, Volume 16, Issue 11, pp 1893-1914
Date: 20 Jun 2012

Automatic evolution of programs for procedural generation of terrains for video games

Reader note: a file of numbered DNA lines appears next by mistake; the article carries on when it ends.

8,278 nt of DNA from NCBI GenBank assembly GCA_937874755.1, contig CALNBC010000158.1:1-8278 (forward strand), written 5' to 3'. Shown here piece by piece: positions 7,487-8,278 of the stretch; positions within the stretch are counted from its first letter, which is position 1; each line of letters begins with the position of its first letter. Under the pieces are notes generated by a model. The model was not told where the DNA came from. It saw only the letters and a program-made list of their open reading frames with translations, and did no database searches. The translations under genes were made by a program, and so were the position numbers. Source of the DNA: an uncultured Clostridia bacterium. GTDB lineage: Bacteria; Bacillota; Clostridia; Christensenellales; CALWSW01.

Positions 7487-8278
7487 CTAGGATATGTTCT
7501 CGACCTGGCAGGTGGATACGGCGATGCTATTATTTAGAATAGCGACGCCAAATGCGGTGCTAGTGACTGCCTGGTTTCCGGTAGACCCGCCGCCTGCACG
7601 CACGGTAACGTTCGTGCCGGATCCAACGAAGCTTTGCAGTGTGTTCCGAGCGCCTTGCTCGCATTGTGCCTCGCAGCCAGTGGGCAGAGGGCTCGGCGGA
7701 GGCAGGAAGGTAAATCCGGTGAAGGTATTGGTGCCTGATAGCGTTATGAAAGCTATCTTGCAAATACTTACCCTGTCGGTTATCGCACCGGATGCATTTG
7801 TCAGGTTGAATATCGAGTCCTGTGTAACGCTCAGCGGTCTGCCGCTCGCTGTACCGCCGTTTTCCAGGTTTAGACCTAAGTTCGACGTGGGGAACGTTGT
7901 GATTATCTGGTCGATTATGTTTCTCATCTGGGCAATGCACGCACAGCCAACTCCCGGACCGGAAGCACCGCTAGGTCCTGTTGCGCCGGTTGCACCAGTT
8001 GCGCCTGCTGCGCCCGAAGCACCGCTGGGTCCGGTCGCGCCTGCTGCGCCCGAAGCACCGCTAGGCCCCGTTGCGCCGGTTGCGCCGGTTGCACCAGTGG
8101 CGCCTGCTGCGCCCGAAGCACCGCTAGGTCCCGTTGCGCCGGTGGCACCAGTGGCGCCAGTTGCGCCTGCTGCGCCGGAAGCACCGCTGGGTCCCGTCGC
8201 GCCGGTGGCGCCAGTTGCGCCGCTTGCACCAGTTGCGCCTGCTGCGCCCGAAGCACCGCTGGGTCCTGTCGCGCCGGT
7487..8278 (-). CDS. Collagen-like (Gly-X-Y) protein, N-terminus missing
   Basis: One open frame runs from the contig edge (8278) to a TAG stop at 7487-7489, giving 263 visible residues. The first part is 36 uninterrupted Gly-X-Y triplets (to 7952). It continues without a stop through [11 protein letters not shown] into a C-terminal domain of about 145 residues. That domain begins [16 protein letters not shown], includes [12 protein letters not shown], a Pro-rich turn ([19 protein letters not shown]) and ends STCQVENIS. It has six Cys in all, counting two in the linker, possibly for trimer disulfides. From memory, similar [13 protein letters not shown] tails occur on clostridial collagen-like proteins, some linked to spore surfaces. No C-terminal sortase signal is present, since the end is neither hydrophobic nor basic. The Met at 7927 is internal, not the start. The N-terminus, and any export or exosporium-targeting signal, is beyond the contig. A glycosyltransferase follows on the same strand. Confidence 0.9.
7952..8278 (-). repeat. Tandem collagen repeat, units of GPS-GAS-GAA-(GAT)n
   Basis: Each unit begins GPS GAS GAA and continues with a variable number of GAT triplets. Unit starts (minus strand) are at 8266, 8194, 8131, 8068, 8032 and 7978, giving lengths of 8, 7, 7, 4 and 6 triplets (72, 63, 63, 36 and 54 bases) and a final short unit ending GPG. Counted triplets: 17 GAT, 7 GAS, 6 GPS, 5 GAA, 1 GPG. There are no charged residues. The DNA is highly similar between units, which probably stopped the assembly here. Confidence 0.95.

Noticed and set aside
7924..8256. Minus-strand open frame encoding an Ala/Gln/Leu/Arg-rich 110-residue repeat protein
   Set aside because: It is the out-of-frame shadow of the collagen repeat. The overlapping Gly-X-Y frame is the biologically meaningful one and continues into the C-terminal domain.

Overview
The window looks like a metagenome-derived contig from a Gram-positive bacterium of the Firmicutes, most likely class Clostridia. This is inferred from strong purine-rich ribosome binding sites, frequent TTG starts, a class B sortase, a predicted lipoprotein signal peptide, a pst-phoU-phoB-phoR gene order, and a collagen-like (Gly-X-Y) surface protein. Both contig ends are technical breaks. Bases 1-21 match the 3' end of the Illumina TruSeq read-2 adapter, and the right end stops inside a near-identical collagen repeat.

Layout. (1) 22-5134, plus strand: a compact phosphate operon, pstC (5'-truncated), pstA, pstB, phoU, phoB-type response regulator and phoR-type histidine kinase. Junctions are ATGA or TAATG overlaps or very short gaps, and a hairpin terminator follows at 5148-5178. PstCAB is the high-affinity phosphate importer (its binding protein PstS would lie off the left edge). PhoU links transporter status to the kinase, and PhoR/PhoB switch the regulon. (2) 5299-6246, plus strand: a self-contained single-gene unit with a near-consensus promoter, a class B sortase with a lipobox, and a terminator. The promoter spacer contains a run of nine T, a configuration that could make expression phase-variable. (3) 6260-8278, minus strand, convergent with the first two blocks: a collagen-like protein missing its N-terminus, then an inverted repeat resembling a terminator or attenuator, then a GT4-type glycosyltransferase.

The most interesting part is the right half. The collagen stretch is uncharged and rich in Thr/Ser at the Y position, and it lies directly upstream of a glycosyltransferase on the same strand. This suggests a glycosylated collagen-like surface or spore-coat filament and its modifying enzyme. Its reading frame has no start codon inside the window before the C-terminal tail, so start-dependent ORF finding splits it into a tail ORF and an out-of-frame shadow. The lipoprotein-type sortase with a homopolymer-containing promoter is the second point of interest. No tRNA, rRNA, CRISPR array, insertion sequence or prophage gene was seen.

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Nowadays the video game industry is facing a big challenge to keep costs under control as games become bigger and more complex. Creation of game content, such as character models, maps, levels, textures, sound effects and so on, represent a big slice of total game production cost. Hence, the video game industry is increasingly turning to procedural content generation to amplify the cost-effectiveness of the efforts of video game designers. However, procedural methods for automated content generation are difficult to create and parametrize. In this work we study a genetic programming-based procedural content technique to generate procedural terrains that do not require parametrization, thus, allowing to save time and help reducing production costs. Generated procedural terrains present aesthetic appeal; however, unlike most techniques involving aesthetic, our approach does not require a human to perform the evaluation. Instead, the search is guided by the weighted sum of two morphological metrics: terrain accessibility and obstacle edge length. The combination of the two metrics allowed us to find a wide range of fit terrains that present more scattered obstacles in different locations than our previous approach with a single metric. Procedural terrains produced by this technique are already in use in a real video game.